“Working keeps me staying active mentally just like I stay active physically by doing exercises every morning,” said Weinstein. “It’s challenging and fulfilling, and to an extent, it’s about having that sense of accomplishment to feed your ego.”

Weinstein admits he has slowed down his activities recently, but he still loves going to the office and being able to come home to his wife of 62 years at the end of the day. He is not alone in his desire to go into the office, his neighbor, Tom Jones, feels the same way. 

“If a person is fortunate enough to enjoy what they’re doing and is happy to do it every day, then I encourage that person to keep doing it,” said Jones. “As for me, my employer told me that I had a job with the company as long as I want it, so it’s like a Supreme Court appointment – a life tenure you could say. I’ve enjoyed doing what I do for so long and genuinely like it, so I don’t see an end to working at this point.”

About 20 percent of the work Jones does is from his home office at The Legacy Willow Bend. The rest involves visiting with clients onsite about the metal products he sells for the company. He is responsible for generating sales to meet the company’s goals and achieve sales targets, developing marketing plans and strategies and ensuring customer loyalty and satisfaction. Over the years, Jones has been promoted numerous times and worked in multiple roles in the steel industry. He also tried to retire multiple times. Jones started at a steel mill in southern Illinois just out of high school as an hourly steelworker for about two years. He then applied for an office salaried position and was given the opportunity to work in the sales department. After six months, he was promoted to the role of Inside Salesman in the company’s Dallas District Sales office and moved to Texas.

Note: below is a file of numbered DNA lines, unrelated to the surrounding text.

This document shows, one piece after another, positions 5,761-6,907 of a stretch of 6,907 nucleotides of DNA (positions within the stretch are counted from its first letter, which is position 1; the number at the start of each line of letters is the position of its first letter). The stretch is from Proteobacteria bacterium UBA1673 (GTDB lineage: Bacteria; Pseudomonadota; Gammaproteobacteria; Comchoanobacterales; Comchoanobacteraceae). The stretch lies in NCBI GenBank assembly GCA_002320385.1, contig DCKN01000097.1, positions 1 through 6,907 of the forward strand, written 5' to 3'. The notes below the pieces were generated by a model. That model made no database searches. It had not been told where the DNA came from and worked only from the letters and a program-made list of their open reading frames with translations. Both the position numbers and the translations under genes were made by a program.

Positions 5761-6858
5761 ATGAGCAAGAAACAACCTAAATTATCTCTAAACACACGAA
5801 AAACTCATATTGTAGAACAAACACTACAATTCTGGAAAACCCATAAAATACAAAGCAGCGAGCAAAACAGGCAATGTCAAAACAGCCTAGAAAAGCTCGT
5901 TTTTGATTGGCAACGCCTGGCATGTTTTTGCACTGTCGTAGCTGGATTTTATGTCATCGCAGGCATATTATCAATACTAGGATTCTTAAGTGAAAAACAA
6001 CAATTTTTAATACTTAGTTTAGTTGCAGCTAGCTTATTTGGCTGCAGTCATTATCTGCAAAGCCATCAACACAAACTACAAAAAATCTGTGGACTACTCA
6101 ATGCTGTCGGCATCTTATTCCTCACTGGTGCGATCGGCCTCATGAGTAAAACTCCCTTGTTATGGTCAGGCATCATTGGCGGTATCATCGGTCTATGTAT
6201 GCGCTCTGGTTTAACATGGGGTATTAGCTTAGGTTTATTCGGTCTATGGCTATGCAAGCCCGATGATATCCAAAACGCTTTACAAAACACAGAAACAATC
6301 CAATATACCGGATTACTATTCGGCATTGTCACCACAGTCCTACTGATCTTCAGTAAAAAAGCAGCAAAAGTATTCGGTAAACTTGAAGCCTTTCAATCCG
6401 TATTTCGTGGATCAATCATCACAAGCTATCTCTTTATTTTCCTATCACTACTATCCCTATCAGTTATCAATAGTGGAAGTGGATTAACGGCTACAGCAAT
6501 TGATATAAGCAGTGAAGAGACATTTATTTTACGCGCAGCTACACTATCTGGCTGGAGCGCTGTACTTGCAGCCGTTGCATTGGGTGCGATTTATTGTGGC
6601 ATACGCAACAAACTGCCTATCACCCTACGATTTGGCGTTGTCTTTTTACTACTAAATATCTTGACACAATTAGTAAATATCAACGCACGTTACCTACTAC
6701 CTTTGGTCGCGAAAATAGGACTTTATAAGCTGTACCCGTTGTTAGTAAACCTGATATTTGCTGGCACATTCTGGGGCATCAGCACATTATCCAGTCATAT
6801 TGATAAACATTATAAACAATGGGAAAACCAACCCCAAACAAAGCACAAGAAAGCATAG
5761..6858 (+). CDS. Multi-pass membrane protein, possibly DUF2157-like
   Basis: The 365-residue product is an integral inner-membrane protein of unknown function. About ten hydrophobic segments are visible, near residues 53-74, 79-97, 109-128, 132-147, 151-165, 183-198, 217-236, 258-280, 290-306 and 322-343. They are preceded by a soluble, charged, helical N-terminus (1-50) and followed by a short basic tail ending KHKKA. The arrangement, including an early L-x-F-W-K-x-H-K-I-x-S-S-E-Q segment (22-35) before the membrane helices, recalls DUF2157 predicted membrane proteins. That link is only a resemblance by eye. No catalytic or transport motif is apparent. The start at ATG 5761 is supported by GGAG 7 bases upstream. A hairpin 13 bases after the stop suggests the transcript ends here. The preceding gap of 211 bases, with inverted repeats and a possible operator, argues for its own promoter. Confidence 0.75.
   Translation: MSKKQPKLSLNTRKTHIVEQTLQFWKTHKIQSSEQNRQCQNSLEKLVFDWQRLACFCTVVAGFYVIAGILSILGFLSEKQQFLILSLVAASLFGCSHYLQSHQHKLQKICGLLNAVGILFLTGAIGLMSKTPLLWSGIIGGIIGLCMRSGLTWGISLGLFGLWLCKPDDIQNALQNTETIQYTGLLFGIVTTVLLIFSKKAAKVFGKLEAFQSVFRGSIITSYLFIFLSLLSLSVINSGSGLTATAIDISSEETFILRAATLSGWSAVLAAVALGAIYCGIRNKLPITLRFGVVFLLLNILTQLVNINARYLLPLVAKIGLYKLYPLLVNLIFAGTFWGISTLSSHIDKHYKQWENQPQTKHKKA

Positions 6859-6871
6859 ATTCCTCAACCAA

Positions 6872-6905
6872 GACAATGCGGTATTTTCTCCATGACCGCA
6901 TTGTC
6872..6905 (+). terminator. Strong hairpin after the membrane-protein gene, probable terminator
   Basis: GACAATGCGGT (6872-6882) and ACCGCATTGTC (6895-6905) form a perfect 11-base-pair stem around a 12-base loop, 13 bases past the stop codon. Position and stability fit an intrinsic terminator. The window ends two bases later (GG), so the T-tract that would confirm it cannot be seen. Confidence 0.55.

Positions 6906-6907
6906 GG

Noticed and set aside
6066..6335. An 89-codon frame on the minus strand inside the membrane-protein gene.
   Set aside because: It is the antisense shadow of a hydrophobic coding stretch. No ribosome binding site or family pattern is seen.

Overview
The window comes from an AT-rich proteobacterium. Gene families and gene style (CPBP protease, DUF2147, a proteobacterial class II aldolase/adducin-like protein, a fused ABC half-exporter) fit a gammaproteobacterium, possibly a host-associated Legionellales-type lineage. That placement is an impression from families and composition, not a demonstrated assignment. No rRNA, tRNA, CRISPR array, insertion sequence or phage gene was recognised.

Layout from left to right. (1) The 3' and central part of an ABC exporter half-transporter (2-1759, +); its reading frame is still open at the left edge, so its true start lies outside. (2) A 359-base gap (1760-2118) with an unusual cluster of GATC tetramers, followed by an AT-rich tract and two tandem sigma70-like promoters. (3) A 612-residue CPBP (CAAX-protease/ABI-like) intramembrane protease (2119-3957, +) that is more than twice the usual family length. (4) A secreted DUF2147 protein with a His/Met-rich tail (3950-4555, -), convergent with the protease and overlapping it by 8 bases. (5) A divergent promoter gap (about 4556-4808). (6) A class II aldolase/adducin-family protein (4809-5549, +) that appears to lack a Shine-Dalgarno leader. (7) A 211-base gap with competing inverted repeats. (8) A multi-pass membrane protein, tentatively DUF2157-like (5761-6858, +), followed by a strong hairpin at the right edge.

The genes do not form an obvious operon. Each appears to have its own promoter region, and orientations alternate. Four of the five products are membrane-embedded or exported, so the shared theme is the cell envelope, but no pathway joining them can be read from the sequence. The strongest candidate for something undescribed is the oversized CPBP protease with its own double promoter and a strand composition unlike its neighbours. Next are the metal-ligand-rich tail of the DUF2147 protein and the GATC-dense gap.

During that time, Jones decided to continue his education and earned a degree in marketing from Southern Methodist University while working during the day and taking classes at night. Immediately after receiving his degree, he was promoted to Outside Salesman in the Dallas District office handling clients until he later advanced into the role of Senior Sales Representative in the Kansas City Sales office where he relocated and managed clients across multiple states. Eventually, Jones was promoted to Manager of Galvanized and Coated Steel Products at one of the company’s four steel mills and moved to West Virginia where he met his wife. That company became an ESOP (employee stock ownership program), and when given the chance to be transferred by the parent company to another plant in Detroit or take the new ESOP company’s offer of being Dallas District Sales Manager, he chose to move back to Dallas in that position with his wife.